Tractor Supply: Growth Story + Amazon-Resistant

In the retail war against Amazon (AMZN), one potent weapon is to focus on merchandise that can’t be easily targeted by Amazon Prime shipping—like apple trees, say, or baby chicks.

Tractor Supply Company (TSCO), with nearly 1,200 farm and ranch stores in the rural stretches of places like Texas, Ohio and New York, caters to hobbyists: the exurban folks with a job in town, a few dozen acres at home and a handful of cattle. It sells fencing and welding equipment, horse tack, pet and livestock food, and a smattering of Wrangler jeans and Carhartt shirts for those who want to dress the part of the rural lifestyle, which the retailer calls “Out Here.”

Steady expansion and savvy merchandising are driving gains in Tractor Supply’s stock price and net income, as this stock chart shows:

TSCO Chart

TSCO data by YCharts

With shares up 34% so far this year, some analysts are questioning whether there is further room to run. After Tractor Supply reported second-quarter earnings last week that beat expectations, Piper Jaffray downgraded the stock, saying its valuation, with a PE ratio approaching 30, had grown too rich.

TSCO PE Ratio TTM Chart

TSCO PE Ratio TTM data by YCharts

But Tractor Supply has little direct competition and a smart growth strategy, factors that could make it a long-term winner against Amazon, which YCharts proclaimed the Suicide Bomber of Retail (it trashes other companies’ profits, as well as its own). YCharts has extensively covered the competitive retail landscape and how Amazon has altered it, relying on research that measures other retailers’ product overlaps with Amazon, and price differences between Amazon and others.

TJX (TJX) sidesteps Amazon by stocking goods the online giant doesn’t have. We’ve written recently about Amazon’s threat to Staples (SPLS); how some Amazon-resistant stocks are crushing the market; eBay’s (EBAY) competition with Amazon; and Ulta’s (ULTA) vulnerability to Amazon.

Tractor Supply is relatively immune to Amazon, according to research by William Blair & Co. analysts. While Amazon continues to expand its selection, it doesn’t stock the majority of Tractor Supply’s merchandise. A sampling of Tractor Supply items by William Blair found that Amazon carried 42% of them, up from 33% in a year-earlier survey. But only 25% of those items are eligible for Prime shipping, limiting the Amazon advantage.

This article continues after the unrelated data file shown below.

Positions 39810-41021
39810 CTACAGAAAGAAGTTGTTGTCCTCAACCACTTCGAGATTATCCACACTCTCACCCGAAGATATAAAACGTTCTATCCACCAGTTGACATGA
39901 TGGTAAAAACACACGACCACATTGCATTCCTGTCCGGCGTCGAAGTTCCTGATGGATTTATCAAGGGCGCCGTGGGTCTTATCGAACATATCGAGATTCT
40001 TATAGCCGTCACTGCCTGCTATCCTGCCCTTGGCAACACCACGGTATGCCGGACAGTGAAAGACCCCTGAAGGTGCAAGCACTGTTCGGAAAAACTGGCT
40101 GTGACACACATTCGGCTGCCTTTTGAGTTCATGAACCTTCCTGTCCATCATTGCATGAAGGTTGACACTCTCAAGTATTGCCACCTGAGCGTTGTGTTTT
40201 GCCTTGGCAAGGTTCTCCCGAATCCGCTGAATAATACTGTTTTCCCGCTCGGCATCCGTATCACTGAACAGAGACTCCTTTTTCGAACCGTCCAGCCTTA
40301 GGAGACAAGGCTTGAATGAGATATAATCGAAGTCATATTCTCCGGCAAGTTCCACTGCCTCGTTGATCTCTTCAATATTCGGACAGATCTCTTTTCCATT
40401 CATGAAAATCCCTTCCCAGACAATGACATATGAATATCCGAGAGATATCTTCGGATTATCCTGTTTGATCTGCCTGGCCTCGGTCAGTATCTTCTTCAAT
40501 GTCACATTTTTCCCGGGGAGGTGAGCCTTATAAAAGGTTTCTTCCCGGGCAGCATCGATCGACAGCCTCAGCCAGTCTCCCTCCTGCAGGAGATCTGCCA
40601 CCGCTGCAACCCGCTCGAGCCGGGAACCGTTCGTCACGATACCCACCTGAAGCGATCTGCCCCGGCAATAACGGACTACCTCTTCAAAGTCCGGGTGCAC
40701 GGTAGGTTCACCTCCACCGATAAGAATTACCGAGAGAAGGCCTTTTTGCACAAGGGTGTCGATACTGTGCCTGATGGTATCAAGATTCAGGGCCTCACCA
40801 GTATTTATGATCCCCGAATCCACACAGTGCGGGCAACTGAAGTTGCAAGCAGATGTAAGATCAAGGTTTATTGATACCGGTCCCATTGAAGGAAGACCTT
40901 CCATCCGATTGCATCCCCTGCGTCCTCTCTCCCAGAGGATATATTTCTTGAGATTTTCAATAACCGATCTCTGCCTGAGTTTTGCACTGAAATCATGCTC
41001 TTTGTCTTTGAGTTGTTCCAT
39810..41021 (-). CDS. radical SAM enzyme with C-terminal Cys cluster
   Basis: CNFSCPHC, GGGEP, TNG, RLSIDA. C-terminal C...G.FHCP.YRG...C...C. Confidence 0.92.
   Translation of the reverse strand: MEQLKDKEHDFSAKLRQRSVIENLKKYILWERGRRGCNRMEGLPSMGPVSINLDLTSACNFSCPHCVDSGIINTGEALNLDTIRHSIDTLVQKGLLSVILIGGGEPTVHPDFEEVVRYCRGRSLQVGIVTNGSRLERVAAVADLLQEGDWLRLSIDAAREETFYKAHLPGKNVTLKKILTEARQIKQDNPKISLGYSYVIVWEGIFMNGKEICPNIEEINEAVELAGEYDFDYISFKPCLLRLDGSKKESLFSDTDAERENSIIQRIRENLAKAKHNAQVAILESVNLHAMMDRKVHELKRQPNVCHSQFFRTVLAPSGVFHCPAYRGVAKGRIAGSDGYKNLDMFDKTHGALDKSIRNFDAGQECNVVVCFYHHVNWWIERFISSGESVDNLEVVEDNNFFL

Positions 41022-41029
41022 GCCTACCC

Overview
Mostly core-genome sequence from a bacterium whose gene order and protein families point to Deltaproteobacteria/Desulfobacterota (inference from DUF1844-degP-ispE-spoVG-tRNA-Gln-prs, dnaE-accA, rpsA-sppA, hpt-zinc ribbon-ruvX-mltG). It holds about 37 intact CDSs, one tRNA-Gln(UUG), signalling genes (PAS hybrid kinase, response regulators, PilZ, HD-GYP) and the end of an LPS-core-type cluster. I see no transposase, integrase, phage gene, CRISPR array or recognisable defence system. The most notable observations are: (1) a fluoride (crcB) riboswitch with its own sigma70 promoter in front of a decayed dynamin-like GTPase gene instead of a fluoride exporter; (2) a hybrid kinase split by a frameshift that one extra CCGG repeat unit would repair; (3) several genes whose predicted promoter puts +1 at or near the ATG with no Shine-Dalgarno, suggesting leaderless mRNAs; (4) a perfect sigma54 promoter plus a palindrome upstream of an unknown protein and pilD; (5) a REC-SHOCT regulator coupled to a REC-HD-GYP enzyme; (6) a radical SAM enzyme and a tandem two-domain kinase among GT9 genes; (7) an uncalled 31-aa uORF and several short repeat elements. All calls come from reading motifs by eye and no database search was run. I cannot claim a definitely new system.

And Tractor Supply narrowed the pricing gap: Amazon was an average of 7.5% cheaper per item, down from 9.2% in the previous survey. The average dollar savings per item was relatively low, the analysts noted.

Tractor Supply sells a lot of bulky items; giant bags of pet food and animal feed, for example, are driving increased traffic to its stores. The company says shipping costs on such merchandise can pressure its margins, so it charges more on its website than it does at its own stores—an average of 13% more per item, according to the William Blair analysts. Its online shoppers are willing to pay that premium for the convenience of not having to lug around bags of feed. And shoppers who drive to stores save money compared with shopping on Amazon.

That strategy helps protect Tractor Supply’s profit margins, as this chart shows:

TSCO Profit Margin Quarterly Chart

TSCO Profit Margin Quarterly data by YCharts

Tractor Supply increasingly is stocking merchandise that Amazon can’t duplicate, hosting events such as “Chick Day,” when stores sell live birds. Three years ago, Tractor Supply also started testing sales of vegetables, herbs and fruit-bearing trees, and now these perishable items are in about 500 stores.

The retailer is targeting 2,100 stores across the US, with about 100 openings planned for this year. Tractor Supply produces a high rate of return on invested capital, compared with peers such as Cabela’s (CAB) and Big Five Sporting Goods (BGFV):

TSCO Return on Invested Capital Chart

TSCO Return on Invested Capital data by YCharts

One factor Tractor Supply can’t control is whether it continues to benefit from sky-high farmland prices, which could be pressured by rising interest rates. But its shrewd positioning against Amazon is a competitive cushion.

Amy Merrick, a contributing editor at YCharts, is a former staff reporter for the Wall Street Journal, where she spent 11 years writing about the Midwest economy, state and municipal finances, and the retail and banking industries. Her work has been published in the Poynter Institute’s Best Newspaper Writing series. She can be reached at You can also request a demonstration of YCharts Platinum.



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